While scouring the internet on my ipad one night in the hospital with Apollo, I stumbled on the Beads of Courage website. I have no idea now what I was searching for…probably a blog about kids with feeding tubes or heart defects. Anyway, it looked like an incredible program and I made a mental note to look into when we were back home. Not surprisingly, I promptly forgot. I suddenly remembered the site on day in late August and sent in an application for Apollo. Even though Seattle Children’s Hospital is listed as one of the hospitals that participates, I found out it actually doesn’t. Apollo qualified for the Beads from a Distance program, however.
Not long after being accepted, we recieved Apollo’s first shipment of beads. Each bead represents a doctor’s visit, hospital stay, surgery or procedure that Apollo has had done. I didn’t think he’d have very many beads. After all, compared to a kid with cancer, or a more serious heart defect, he’s had relatively few procedures and hospitalizations. Not only that, but since we were playing “catch up” not every procedure was represented. You could say I was a bit stunned when I saw how many he’s accumulated so far.
Just as a quick run down, the ones to the left of his name are procedures and hospitalizations before his diagnosis of a double aortic arch. The ones to the right are procedures that have happened since his diagnosis. I won’t go into them all, but the blue are clinic visits, the yellows are for spending the night in the hospital (because we were doing “catch-up” we don’t have a bead for each night, but one for each hospitalization).
Beads of Courage provides a treatment journal where we can track Apollo’s procedures. For hospitals that participate, doctors hand out the beads after each procedure. In our case, I send in an update every month or two to get his new beads.
These beads, my friends, represent two years of my son’s life. This is so therapeutic for me as his mom…and certainly will be therapeutic for him in the future. He already loves his beads and even calls them his “Beads of Courage”. I look at that string of beads and think it’s no wonder he is clingy and fussy and has trouble sleeping.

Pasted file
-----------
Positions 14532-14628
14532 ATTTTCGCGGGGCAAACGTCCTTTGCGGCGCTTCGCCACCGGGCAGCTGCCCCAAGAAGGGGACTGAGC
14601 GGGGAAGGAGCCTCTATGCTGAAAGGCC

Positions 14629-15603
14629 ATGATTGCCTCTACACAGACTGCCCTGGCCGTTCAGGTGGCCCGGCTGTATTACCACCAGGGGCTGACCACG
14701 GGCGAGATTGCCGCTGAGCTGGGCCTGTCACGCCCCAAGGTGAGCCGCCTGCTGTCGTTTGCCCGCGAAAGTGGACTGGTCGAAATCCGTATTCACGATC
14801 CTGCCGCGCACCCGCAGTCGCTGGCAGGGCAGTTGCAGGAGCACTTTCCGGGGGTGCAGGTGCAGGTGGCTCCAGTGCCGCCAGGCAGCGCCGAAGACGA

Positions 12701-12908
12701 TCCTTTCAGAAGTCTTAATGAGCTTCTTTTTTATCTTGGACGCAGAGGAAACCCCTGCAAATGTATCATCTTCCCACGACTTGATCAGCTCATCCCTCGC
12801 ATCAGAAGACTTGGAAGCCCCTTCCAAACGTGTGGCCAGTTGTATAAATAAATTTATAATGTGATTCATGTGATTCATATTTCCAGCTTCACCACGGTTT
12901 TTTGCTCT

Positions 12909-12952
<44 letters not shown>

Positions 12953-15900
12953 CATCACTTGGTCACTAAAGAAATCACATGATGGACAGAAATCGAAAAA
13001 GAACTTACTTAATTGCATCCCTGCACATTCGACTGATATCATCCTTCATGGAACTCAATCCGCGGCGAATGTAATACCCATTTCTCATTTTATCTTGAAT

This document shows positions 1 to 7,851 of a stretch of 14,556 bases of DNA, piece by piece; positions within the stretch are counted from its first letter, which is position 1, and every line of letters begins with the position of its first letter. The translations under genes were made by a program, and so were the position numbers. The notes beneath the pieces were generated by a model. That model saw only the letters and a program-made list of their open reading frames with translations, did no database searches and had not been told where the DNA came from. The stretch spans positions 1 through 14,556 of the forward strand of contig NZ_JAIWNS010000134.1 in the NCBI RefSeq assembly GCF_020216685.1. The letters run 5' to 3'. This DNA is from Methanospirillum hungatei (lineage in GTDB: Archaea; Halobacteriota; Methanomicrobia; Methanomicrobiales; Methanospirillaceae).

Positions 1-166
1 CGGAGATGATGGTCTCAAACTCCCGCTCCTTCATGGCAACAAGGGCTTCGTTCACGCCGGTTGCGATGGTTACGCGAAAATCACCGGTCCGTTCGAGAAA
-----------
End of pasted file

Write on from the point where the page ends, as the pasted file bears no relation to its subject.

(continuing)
It often times bugs me when people tell me how brave Apollo must be. He isn’t brave, he’s a toddler with serious health issues. He has no choice in the matter. But to have this string of beads, that represents his journey to health? To help share his story? I can’t tell you how much this means to me.
Thank you, thank you, to everyone involved in the Beads of Courage program. You can bet that when we travel out-of-state for Apollo’s next surgery that these beads will come along with us.
I think I forgot to share this, but when we down to Seattle on September 11 for Apollo’s neck ultrasound, Enoch and Tilly had him in the playroom. A parent came in and said to their child, “It’s time to leave, so-and-so has their surgery now”. Apollo overheard this and started yelling, “no I already have heart surgery! I no have heart surgery again!“. Chuck walked in at this point, and Apollo was saying, “No, I already have heart surgery, Daddy” as he cried in his arms.
Apollo is at an unfortunate age where he remembers his surgery, but doesn’t understand why he had to have it done. He was seriously traumatized by the heart surgery (I believe because his pain was uncontrolled). If you’re a long-time reader, you probably remember he was so upset he was on anti-anxiety medicine post-surgery.
He likes to carry his beads around and ask about what each one means. Even now, at two, the beads mean something to him. Once again, thank you, to everyone who has and does support this organization. Apollo has certainly been blessed by it.